SYNTACTICAL EXPRESSIVE MEANS AND STYLISTIC DEVICES
A. GENERAL CONSIDERATIONS
Within the language-as-a-system there establish themselves certain definite types of relations between words, word-combinations, sentences and also between larger spans of utterances. The branch of language science which studies the types of relations between the units enumerated is called syntax.
In the domain of syntax, as has been justly pointed out by L. A. Bulakhovsky, it is difficult to distinguish between what is purely grammatical, i. e. marked as corresponding to the established norms, and what is stylistic, i. e. showing some kind of vacillation of these norms. This is 'particularly evident when we begin to analyse larger-than-the-sentence units.
Generally speaking, the examination of syntax provides a deeper insight into the stylistic aspect of utterances.
The study of the sentence and its types and especially the study of the relations between different parts of the sentence has had a long history. Rhetoric was mainly engaged in the observation of the juxtaposition of the members of the sentence and in finding ways and means of building larger and more elaborate spans of utterance, as, for example, the period or periodical sentence. Modern grammars have greatly extended the scope of structural analysis and have taken under observation the peculiarities of the relations between the members of the sentence, which somehow has overshadowed problems connected with structural and semantic patterns of larger syntactical units. It would not be an exaggeration to state that the study of units of speech larger than the sentence is still being neglected by many linguists. Some of them even consider such units to be extralinguistic, thus excluding them entirely from the domain of linguistics.
Stylistics takes as the object of its analysis the expressive means and stylistic devices of the language which are based on some significant structural point in an utterance, whether it consists of one sentence or a string of sentences. In grammar certain types of utterances have already been patterned; thus, for example, we have all kinds of simple, compound or complex sentences, even a paragraph long, that may be regarded as neutral or non-stylistic patterns.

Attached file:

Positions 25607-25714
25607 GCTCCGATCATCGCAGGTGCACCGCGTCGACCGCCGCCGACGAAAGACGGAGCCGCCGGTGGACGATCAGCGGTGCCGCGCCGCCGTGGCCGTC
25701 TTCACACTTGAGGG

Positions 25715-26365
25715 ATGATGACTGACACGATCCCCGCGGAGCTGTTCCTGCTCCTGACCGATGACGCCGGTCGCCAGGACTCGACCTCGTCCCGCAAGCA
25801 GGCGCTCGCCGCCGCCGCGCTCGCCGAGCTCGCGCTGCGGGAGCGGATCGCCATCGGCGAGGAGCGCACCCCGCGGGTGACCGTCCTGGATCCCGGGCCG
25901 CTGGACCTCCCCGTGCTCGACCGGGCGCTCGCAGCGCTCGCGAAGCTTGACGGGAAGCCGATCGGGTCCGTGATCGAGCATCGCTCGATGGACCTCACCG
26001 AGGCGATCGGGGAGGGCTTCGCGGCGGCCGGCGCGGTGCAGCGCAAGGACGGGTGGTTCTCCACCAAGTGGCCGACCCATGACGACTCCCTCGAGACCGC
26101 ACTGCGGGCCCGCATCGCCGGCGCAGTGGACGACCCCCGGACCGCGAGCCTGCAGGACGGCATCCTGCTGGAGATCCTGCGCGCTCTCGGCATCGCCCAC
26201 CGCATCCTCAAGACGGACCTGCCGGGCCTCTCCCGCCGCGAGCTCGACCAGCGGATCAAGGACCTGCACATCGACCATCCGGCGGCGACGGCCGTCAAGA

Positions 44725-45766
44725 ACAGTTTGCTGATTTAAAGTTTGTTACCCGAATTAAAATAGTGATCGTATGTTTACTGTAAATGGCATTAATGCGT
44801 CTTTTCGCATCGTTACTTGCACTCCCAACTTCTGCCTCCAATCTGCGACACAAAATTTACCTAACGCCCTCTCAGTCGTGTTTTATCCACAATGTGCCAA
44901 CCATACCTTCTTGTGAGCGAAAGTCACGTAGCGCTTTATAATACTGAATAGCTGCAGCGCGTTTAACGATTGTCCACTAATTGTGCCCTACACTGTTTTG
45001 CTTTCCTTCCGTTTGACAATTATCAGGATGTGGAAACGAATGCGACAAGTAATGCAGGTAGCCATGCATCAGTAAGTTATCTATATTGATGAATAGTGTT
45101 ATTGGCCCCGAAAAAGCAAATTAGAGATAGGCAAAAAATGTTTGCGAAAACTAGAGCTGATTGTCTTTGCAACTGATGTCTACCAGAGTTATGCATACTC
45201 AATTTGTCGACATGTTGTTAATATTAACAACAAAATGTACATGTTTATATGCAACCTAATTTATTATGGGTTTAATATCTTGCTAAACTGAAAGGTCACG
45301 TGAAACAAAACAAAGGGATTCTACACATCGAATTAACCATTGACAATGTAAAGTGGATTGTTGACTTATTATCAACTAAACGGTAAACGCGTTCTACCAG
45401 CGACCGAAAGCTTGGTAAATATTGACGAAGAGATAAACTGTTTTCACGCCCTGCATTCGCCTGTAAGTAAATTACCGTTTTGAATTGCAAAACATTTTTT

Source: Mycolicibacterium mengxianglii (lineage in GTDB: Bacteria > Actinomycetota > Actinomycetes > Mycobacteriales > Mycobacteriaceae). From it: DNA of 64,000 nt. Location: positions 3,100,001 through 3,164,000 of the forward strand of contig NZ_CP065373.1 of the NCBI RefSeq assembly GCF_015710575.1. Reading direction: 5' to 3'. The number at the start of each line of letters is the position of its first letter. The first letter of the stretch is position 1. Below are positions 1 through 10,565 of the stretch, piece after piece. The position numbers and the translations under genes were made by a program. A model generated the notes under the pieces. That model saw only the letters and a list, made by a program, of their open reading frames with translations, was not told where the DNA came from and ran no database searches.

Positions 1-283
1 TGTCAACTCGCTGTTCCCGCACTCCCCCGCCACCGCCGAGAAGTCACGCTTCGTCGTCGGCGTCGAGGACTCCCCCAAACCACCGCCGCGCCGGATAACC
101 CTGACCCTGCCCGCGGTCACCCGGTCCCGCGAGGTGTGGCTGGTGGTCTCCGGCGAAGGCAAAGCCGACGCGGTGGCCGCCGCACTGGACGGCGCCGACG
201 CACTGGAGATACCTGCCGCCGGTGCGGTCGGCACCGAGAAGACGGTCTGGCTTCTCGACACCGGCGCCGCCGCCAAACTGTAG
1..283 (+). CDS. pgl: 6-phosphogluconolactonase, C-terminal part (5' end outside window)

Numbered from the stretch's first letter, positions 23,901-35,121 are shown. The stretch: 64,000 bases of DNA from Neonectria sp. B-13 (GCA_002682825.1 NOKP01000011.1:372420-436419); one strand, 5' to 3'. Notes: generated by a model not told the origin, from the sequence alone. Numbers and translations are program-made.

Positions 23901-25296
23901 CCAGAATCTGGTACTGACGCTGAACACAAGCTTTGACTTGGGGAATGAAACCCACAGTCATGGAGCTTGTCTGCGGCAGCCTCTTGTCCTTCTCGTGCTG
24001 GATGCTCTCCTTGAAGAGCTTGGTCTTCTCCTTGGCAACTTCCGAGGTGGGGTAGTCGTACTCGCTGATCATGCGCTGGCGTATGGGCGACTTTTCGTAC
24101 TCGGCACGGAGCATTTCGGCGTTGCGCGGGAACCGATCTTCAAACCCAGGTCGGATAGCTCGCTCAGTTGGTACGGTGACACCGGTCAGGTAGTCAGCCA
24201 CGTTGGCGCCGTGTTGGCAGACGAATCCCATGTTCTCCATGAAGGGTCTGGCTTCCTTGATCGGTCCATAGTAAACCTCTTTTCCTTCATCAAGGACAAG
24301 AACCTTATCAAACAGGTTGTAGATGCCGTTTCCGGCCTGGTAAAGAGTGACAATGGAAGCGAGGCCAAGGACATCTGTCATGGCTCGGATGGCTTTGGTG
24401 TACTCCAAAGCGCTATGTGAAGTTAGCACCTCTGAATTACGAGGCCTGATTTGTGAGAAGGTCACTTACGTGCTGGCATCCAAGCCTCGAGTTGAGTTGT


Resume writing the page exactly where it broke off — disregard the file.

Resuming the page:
At the same time, the peculiarities of the structural design of utterances which bear some particular emotional colouring, that is, which are stylistic and therefore non-neutral, may also be patterned and presented as a special system.
Stylistic syntactical patterns may be viewed as variants of the general syntactical models of the language and are the more obvious and conspicuous if presented not as isolated elements or accidental usages, but as groups easily observable and lending themselves to generalization.
This idea is expressed by G. O. Vinokur in his "???" where he maintains that in syntax it is no new material that is coined, but new relations, because the syntactical aspect of speech is nothing more than a definite combination of grammatical forms, and in this sense the actual words used are essentially immaterial. Therefore syntactical relations, particularly in poetic language, are that aspect of speech in which everything presents itself as actualization of the potential and not merely the repetition of the ready-made.1
By "the potential" G. Vinokur apparently means variations of syntactical patterns.
It follows, therefore, that in order to establish the permissible fluctuations of the syntactical norm, it is necessary to ascertain what is meant by the syntactical norm itself. As a matter of fact any change in the relative positions of the members of the sentence may be regarded as a variant of the received standard, provided that the relation between them will not hinder the understanding of the utterance.
But here we are faced with the indisputable interdependence between form and content; in other words, between the syntactical design of the utterance and its concrete lexical materialization.
Syntactical relations can be studied in isolation from semantic content. In this case they are viewed as constituents of the whole and assume their independent grammatical meaning. This is most apparent in forms embodying nonsense lexical units, as in Lewis Carroll's famous lines, so often quoted by linguists.
"Twas brilling, and the slithy toves Did gyre and gimbol in the wabe: All mimsy were the borogroves And the mome raths outgrabe."